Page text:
How to Get Rid of Bedbugs

Bedbugs are a nuisance that can enter your home through luggage, clothing, used beds, couches, and other items. Their flat bodies allow them to crawl into tiny spaces, that can be as small as the thickness of a credit card. Bedbugs don’t have nests like bees or ants, but they do live in groups in hiding places. They typically hide in mattresses, box springs, bed frames, and headboards, where they have easy access to people to bite in the night. Here’s How to Get Rid of Bedbugs.

How to Tell if you Have Bedbugs

If you wake up in the middle of the night with itchy areas or small abrasions that you didn’t have when you went to bed, you may have bedbugs, particularly if you got a used bed or any other used furniture shortly before the bites started.

Other signs that you have bedbugs can include:

  • Blood stains on your skin, sheets or pillowcases
  • Dark or rusty spots of bedbug excrement on sheets and mattresses and bed clothes, and/or walls
  • Bedbug fecal spots, egg shells, or shed skins in areas where bedbugs hide
  • A musty odor from the bugs’ scent glands

If you suspect that you might have bed bugs, How to Get Rid of Bedbugs includes removing all bedding and check it for signs of the bugs or their excrement. Remove the dust cover from the bottom of the box springs and examine the seams in the wood framing. Peel back the fabric where it is stapled to the wood frame.

In addition, check the area around the bed, including inside books, telephones or radios, the edge of the carpet, and even in electrical outlets. Check your closet, because bedbugs can attach themselves to clothing. If you’re not sure about signs of bedbugs, call an exterminator. They will know what to look for.

How to Get Rid of Bedbugs

Once you’ve discovered that you have them, How to Get Rid of Bedbugs begins with cleaning up the places where bedbugs live. Consider non-chemical methods of killing bed bugs. Some of these methods will be more useful than others.

Options for how to get rid of bedbugs include;

  • Heat treatment using a clothes dryer on high heat, black plastic bags in the sun or a hot, closed car (pest management professionals have other methods that are not suitable for non-trained individuals to use).
  • Cold treatment can be successful in the home environment if the freezer is set to 0o F. You must leave the items in the freezer at that temperature for four days. (Always use a thermometer to check the temperature, since home freezers are not always set to 0o.)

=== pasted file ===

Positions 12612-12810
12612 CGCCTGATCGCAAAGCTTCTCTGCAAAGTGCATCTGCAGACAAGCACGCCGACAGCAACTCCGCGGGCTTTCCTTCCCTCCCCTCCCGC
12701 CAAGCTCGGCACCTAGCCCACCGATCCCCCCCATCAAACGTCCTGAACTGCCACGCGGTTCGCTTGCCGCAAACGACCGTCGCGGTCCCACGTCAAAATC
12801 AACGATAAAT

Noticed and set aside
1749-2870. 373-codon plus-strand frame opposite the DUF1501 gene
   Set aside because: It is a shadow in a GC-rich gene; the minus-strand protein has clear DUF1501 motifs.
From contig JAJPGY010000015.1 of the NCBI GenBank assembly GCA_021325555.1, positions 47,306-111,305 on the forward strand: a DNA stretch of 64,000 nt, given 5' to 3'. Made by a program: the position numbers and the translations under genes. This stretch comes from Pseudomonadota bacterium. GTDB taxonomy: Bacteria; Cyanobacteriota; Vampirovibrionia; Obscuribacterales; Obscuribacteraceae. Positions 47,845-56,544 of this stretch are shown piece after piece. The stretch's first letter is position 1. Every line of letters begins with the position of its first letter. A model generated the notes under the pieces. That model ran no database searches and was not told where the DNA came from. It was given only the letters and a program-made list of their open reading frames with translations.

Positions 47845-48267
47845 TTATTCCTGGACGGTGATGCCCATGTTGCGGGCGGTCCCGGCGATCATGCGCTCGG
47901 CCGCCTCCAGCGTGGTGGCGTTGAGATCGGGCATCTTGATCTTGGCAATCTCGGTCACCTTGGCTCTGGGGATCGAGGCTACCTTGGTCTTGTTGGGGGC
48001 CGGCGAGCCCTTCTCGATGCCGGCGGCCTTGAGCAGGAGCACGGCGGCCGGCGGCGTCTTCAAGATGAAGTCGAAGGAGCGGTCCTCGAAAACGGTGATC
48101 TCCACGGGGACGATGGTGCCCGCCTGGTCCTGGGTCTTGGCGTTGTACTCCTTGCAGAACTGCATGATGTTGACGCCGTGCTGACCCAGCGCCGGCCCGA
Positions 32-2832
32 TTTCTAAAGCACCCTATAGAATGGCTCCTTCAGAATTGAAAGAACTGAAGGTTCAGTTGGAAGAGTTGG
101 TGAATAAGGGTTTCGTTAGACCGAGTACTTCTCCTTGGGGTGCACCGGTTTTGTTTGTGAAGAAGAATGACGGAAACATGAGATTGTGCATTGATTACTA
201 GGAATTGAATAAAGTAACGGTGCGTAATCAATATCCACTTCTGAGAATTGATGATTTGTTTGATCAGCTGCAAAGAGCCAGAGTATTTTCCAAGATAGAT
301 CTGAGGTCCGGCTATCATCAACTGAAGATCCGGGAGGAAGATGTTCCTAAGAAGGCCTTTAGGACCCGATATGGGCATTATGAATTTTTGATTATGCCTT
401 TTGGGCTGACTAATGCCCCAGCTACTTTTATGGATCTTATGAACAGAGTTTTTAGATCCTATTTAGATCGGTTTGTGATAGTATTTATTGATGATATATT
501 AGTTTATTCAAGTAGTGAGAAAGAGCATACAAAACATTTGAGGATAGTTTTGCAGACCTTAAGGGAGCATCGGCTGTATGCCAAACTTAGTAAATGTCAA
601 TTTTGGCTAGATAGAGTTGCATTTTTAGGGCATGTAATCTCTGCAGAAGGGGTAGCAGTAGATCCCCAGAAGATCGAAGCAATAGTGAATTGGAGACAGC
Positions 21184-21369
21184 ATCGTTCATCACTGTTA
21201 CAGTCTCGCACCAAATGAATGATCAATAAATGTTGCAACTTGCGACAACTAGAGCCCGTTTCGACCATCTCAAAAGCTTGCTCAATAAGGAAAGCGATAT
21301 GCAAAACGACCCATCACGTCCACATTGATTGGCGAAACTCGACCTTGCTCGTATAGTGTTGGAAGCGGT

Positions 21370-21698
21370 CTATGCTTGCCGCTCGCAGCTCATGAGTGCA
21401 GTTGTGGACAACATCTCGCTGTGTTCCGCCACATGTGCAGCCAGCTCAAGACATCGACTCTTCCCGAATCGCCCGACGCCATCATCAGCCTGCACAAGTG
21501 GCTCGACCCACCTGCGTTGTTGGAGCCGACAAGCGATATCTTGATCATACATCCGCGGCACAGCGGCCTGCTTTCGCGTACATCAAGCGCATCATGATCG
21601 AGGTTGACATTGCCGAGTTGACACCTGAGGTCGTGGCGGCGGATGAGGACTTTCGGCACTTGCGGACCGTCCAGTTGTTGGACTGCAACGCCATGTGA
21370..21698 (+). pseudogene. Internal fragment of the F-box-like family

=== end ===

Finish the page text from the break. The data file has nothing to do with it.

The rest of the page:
• Reducing the numbers of bugs with these and other non-chemical methods is helpful, but is unlikely to entirely eliminate the infestation.

How to Get Rid of Bedbugs may include using pesticides. Pesticides can also be used to treat a bedbug infestation. Use pesticides carefully, and according to the label directions, or hire a pest management professional.

  • Look for EPA-registered pesticides.
  • Bedbugs must be listed on the label.
  • Use bug bombs (or foggers) with extreme care. Incorrect use can do damage to your health or cause a fire.
  • Foggers shouldn’t be used as the only source of bed bug control. The spray won’t reach the cracks and crevices where bedbugs hide.
  • Every few days after you complete your first cleanup attempt, and control processes, look for any evidence of bed bugs.
  • If you see bedbugs, that means that your first cleanup missed some of the bugs, or that new eggs have hatched (finding and removing or killing all eggs can be difficult) and re-treatment will likely be necessary.
  • If repeated treatments are necessary, consider using desiccants. Desiccants are drying agents, and they can be extremely effective in some circumstances, since they work by drying out the bug (which means the bed bugs can’t develop a resistance to it).

If you decide to use desiccants, be sure to use only products that have been registered as a pesticide. Do not use pool or food-grade diatomaceous earth – this type of diatomaceous earth can be extremely harmful when you breathe it in. The pesticide version uses a different size of diatoms, which reduces the hazard.

Desiccants can be extremely effective, but they’re not ‘quick acting’, meaning that they can take up to several months to work.

Continue to inspect for bed bugs at least every 7 days, in case any eggs were left behind.

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